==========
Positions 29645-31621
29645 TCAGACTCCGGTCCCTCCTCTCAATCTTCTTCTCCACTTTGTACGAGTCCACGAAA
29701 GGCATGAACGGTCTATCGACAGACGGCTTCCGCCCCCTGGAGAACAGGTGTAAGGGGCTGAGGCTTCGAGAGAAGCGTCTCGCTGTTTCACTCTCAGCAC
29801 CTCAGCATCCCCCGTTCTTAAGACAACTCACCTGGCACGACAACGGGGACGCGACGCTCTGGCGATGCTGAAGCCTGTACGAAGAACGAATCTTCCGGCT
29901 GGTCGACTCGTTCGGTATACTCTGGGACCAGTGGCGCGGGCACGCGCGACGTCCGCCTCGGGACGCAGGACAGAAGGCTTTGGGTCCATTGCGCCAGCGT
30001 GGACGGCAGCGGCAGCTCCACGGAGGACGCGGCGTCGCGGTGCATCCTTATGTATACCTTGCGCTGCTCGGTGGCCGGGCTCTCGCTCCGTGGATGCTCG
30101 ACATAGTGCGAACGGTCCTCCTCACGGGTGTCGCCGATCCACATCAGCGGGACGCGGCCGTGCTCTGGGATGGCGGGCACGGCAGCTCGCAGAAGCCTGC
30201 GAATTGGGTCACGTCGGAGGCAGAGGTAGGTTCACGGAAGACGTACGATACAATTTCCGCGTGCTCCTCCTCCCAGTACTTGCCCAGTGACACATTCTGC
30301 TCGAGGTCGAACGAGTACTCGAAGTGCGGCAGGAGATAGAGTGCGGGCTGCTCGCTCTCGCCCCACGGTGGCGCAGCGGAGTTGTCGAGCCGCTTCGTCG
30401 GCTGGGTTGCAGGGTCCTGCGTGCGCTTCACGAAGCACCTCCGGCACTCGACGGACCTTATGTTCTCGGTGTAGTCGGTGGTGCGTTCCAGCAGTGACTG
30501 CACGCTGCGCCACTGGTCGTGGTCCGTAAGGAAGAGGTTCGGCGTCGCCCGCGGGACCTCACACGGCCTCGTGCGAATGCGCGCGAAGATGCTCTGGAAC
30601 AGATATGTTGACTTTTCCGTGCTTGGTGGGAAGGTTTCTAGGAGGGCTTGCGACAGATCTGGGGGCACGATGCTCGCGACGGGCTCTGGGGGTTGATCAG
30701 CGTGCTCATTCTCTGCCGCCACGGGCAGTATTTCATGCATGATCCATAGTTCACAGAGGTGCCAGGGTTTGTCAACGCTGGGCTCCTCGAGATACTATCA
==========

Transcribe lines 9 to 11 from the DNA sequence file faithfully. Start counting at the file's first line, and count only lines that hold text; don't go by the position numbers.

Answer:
30301 TCGAGGTCGAACGAGTACTCGAAGTGCGGCAGGAGATAGAGTGCGGGCTGCTCGCTCTCGCCCCACGGTGGCGCAGCGGAGTTGTCGAGCCGCTTCGTCG
30401 GCTGGGTTGCAGGGTCCTGCGTGCGCTTCACGAAGCACCTCCGGCACTCGACGGACCTTATGTTCTCGGTGTAGTCGGTGGTGCGTTCCAGCAGTGACTG
30501 CACGCTGCGCCACTGGTCGTGGTCCGTAAGGAAGAGGTTCGGCGTCGCCCGCGGGACCTCACACGGCCTCGTGCGAATGCGCGCGAAGATGCTCTGGAAC